Uman is the city known all over as a significant Hasidism site, and now also as the largest Hasidic pilgrimage site in Europe. But what do we know about the past of Jewish community of the city, apart from this story? How have the Jews come to the city and why have they been so important for the growth and flourishing of the Pototsky private town? What were their traditions and everyday routines when the Hasidic community was still small and not influential part of community? How have the Jewish community, along with other communities, created a multicultural urban fabric that is still present in the contours of buildings, streets, and in stories and memories of the town. How and why has the life of Uman Jews tragically disrupted during the Second World War? Which sites of the rich Jewish heritage have stayed in the city and what can they reveal to us?
Those are the questions, among others, that the tour guides and historians have addressed to design the materials for a city tour along the Jewish part of Uman. The objectives of this work were to suggest inclusive approaches to represent Jewish community in Uman, to include it into a broader political, cultural, and social urban processes, as well as into contexts of the 17th-21st history of East European Jews.
The materials include a detailed agenda of the tour, a tour map, and a selection of sources, academic essays and parts of monographs referring to the topic. The tour itinerary includes 26 stations, six of which are remote from the town center, and 20 sites are within a walking distance.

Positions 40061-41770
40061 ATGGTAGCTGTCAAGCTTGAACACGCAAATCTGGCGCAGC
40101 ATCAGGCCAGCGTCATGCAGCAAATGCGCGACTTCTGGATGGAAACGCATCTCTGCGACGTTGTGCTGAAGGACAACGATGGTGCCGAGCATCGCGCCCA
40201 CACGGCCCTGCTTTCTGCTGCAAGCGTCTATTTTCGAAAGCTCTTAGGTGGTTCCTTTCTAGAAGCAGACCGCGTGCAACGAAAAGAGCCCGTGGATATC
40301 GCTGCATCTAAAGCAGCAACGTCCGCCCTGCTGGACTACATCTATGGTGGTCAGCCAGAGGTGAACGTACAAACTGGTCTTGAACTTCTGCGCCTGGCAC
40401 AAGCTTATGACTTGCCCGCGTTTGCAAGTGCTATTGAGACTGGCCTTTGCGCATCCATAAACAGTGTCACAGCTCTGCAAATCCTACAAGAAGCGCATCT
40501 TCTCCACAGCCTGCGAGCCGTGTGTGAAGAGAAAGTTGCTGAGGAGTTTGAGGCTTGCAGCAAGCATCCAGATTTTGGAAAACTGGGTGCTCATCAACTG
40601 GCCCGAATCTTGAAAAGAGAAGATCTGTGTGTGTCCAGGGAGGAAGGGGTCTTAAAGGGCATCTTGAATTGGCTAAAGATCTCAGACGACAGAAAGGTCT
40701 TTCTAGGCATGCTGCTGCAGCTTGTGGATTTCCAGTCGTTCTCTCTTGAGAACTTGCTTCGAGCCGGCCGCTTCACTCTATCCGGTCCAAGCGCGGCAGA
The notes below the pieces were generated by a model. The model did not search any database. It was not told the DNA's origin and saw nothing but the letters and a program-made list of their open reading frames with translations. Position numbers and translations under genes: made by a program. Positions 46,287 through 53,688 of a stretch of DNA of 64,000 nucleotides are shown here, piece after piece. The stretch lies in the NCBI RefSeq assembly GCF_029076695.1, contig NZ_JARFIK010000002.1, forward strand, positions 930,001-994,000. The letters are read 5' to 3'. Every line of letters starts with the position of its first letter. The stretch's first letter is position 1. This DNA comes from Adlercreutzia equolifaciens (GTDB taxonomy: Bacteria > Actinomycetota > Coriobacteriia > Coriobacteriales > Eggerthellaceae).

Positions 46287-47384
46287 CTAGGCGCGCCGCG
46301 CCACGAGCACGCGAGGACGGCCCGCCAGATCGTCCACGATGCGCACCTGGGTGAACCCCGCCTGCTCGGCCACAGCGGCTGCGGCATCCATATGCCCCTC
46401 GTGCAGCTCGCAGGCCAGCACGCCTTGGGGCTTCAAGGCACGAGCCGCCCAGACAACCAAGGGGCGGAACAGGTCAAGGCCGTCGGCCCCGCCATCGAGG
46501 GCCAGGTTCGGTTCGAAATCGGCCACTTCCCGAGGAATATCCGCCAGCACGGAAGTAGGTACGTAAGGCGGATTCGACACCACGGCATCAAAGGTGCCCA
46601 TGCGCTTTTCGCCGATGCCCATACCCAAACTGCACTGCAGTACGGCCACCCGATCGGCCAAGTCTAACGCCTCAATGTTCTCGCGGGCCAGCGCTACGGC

You can learn more about the methodology and structure of materials in a foreword to the tour synopsis. The materials are available in a format of an e-publication and an online map. Printed tour maps for Jewish Uman are available at the Tourism Office at Uman City Council.
Target audience for the materials are the tour guides representing a historical and modern image of the city for tourists, and act as agents of everyday cultural diplomacy in communication with various audiences.
Synopsis for the tour was developed by a tour guide, a researcher of Jewish history and a lecturer of Jewish history and traditions Olena Andronatiy (Lviv). Academic supervisor – professor of Jewish Studies at North-West University in Chicago Yohanan Petrovsky-Shtern.
Special acknowledgements for support and expert advice go to Dr. Serhiy Kravtsov (architectural historian, researcher at the Center for Jewish art in Jewish University in Jerusalem) and Vladyslav Davydiuk (local historian, director of the State Historical Architectural Reserve “Old Uman”).
These materials are part of the project "ReHERIT: Share Responsibility for Common Heritage."